AUBURN, Ala. — Welcome back to Ferg’s Film Room on SEC Country, a deeper breakdown of the stats and the strategy of Auburn football.
Auburn’s offense practically curled up into a ball after halftime in its last two games against Ole Miss and LSU. In one of those games, that led to a blowout looking closer on the scoreboard than it actually was on the field. In the other, Auburn blew a 20-point lead and a chance to stay in the middle of the playoff race.
Auburn coach Gus Malzahn took responsibility for the Tigers’ poor offensive second halves and vowed to change things. In the third quarter Saturday night against Arkansas, his team did that — putting up 28 points and 239 yards in what quickly turned into a 32-point beatdown. By the time the fourth quarter started, Auburn already had its backups ready to go.
That third quarter set the tone for a blowout, and it wasn’t anything like what Auburn had done after halftime in a long time. That’s the subject of our Film Room this week. How did Auburn’s offense go from timid in second halves to one that was scoring for fun on the road in the third quarter?
Throughout this Film Room, I’m going to compare Auburn’s offensive third quarter against Arkansas to how it did in the third quarter of the season’s first seven games.
While these games are all different when it comes to situational flow — and some are close to the Arkansas third quarter in certain aspects — Auburn had its best combination of explosion, balance, pace and a couple more factors Saturday night.
In fact, according to the numbers at Football Study Hall, Arkansas’ defense entered Week 8 ranked 54th in third-quarter performance. This unit hadn’t fallen flat in third quarters this season. Alabama only scored 7 third-quarter points on the Hogs a week earlier. Undefeated TCU was shut out in the third in Week 2.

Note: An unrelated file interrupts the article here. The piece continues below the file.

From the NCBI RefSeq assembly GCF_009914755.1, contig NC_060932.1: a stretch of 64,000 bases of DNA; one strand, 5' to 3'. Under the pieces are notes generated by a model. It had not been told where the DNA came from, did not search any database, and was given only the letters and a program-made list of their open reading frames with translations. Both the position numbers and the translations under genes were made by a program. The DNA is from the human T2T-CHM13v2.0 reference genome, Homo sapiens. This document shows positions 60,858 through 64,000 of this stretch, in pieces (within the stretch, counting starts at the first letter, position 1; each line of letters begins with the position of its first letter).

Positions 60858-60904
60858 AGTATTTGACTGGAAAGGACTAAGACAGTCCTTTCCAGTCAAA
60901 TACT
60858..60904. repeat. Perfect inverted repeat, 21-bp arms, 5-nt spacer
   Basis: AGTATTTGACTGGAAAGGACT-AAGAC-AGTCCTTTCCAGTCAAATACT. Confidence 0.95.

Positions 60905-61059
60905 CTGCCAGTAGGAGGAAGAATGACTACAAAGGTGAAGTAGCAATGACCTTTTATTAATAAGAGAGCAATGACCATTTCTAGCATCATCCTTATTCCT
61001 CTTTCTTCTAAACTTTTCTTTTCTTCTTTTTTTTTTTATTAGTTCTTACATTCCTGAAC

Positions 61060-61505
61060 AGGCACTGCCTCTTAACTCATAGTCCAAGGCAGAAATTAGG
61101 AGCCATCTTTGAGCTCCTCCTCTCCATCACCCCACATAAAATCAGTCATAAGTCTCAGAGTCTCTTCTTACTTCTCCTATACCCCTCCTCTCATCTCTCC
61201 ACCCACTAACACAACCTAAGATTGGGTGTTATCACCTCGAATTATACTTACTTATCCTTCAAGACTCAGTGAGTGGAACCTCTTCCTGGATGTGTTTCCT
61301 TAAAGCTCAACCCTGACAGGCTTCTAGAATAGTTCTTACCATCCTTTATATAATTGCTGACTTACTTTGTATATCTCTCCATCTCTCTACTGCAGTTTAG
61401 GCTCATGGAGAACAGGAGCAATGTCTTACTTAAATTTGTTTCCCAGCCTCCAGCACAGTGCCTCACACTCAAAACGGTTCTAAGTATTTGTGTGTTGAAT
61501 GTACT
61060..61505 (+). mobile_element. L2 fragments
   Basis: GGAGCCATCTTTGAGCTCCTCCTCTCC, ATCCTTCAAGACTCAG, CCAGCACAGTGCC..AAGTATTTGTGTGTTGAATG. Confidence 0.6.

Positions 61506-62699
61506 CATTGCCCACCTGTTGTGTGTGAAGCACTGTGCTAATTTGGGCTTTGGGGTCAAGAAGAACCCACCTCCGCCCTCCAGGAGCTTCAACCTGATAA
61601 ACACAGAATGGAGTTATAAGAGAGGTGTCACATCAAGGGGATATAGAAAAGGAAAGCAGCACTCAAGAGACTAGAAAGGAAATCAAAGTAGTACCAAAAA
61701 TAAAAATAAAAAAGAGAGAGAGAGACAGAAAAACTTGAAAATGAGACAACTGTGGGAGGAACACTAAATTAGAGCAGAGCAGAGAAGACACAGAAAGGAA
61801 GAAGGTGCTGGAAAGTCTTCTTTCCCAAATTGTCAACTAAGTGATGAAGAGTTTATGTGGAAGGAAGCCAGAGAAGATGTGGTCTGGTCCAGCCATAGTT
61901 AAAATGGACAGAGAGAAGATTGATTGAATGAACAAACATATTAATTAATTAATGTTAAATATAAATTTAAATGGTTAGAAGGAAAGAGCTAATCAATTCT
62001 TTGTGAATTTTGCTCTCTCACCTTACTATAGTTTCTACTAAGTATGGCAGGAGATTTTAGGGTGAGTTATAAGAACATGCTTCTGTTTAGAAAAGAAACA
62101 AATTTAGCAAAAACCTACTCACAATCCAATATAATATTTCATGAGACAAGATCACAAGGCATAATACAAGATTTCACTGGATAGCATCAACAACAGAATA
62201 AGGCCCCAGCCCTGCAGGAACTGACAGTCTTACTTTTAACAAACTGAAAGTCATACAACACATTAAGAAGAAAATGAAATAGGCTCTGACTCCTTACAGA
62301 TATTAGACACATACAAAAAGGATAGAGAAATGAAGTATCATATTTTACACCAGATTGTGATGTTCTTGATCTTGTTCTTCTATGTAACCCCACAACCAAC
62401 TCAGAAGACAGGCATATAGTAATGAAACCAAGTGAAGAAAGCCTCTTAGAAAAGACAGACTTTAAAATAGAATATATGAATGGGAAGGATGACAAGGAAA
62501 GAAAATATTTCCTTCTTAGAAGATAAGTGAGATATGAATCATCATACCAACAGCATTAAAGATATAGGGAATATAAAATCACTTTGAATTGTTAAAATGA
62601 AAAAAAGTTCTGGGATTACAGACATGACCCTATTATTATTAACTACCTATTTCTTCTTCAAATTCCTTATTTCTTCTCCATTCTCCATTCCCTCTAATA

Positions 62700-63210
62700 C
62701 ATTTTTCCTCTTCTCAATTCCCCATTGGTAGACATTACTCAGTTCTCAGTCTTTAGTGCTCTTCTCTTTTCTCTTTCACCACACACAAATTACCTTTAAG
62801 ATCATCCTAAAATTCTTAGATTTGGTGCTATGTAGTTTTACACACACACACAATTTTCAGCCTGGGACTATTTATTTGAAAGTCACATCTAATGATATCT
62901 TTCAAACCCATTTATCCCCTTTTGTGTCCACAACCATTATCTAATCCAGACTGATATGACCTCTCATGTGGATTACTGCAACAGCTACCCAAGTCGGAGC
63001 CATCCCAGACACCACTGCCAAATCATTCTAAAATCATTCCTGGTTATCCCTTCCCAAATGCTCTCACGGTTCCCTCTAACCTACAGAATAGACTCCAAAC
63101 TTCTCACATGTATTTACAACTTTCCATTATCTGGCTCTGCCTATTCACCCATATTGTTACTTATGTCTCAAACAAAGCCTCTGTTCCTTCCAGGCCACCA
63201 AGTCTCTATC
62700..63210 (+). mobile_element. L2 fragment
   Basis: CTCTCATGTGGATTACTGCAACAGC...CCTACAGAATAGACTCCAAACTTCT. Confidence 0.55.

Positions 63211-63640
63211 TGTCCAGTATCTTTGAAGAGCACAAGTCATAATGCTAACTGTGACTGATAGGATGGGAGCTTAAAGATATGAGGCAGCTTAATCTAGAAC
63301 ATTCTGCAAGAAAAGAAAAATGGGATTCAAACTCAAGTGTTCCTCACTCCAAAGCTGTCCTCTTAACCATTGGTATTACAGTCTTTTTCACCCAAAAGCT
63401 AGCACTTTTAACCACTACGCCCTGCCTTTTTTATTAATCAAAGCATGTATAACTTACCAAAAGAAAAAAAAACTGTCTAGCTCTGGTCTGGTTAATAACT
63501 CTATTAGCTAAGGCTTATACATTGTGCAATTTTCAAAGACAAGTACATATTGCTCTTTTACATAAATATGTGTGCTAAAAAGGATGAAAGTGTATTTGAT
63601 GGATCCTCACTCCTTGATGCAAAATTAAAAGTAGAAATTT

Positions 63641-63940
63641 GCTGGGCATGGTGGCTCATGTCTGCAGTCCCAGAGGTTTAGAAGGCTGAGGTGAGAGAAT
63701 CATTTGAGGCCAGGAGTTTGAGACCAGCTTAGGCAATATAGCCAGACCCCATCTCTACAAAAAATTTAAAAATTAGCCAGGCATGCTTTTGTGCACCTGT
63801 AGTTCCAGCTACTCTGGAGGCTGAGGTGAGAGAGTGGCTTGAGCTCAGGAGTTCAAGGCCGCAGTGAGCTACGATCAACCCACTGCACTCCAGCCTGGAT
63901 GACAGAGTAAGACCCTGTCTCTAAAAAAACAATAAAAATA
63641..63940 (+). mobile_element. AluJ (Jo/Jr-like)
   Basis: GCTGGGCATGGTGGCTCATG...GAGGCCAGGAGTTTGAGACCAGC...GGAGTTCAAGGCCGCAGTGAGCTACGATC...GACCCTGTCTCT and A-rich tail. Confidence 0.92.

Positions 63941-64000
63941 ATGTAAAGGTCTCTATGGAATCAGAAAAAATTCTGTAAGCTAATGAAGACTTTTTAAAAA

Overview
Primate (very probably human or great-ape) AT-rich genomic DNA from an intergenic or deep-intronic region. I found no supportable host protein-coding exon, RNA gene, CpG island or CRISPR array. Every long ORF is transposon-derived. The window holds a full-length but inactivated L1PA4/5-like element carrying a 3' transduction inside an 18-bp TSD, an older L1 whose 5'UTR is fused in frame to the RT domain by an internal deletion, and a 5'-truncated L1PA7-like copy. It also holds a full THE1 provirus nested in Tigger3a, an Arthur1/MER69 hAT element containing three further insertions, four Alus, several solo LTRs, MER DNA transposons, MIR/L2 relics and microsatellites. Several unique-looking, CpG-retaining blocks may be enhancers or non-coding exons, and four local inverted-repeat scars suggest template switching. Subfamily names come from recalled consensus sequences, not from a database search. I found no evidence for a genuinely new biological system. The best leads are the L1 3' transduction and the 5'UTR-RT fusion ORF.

In terms of third-quarter defenses, Auburn has played against much worse this season — and did less.
|OPPONENT||3Q DEF. S&P+||AU 3Q PTS||AU 3Q YPP|
Granted, Auburn had perfect field position for one of its third-quarter touchdowns against Arkansas, and it had a one-play drive with Ryan Davis’ touchdown pass to Darius Slayton. (Keep an eye out later Monday for a deeper dive into that trick-play touchdown here at SEC Country.)
But Auburn had its best third quarter of the season in terms of pure explosion. Seven of its 23 plays — nearly a third — went for double-digit yards.
Better balance played a huge part in that. In good third quarters this season, Auburn has mostly been a run-heavy team. In the last two games against Ole Miss and LSU, that conservative style led to poor showings after halftime.
Auburn made a concerted effort after halftime to stay balanced in both yardage and play calls, and it was as efficient as ever in both areas.
|OPPONENT||3Q RUSHING||3Q PASSING|
|Georgia Southern||13 for 92 (3.3 YPC)||4-7 for 49 (7.0 YPA)|
|Clemson||8 for -17 (-2.1)||4-8 for 26 (3.3)|
|Mercer||6 for 29 (4.8)||7-10 for 93 (9.3)|
|Missouri||13 for 88 (6.8)||4-6 for 71 (11.8)|
|Mississippi State||9 for 55 (6.1)||3-4 for 58 (14.5)|
|Ole Miss||14 for 54 (3.9)||4-8 for 37 (4.6)|
|LSU||9 for 21 (2.3)||1-4 for 6 (1.5)|
|Arkansas||12 for 117 (9.8)||8-11 for 122 (11.1)|
The Tigers’ first three play calls in the third quarter were passes, with Stidham scrambling for a first down on third down. Stidham’s ability to run, which he hadn’t showcased much in the first seven games, was big in the third quarter. He kept it on a run-pass option (RPO) for a gain of 13 on the first touchdown drive.
Three plays later, Stidham pulled the RPO back and threw a hitch to Ryan Davis, who broke loose for a 14-yard gain. That set up a Kamryn Pettway touchdown on the next play.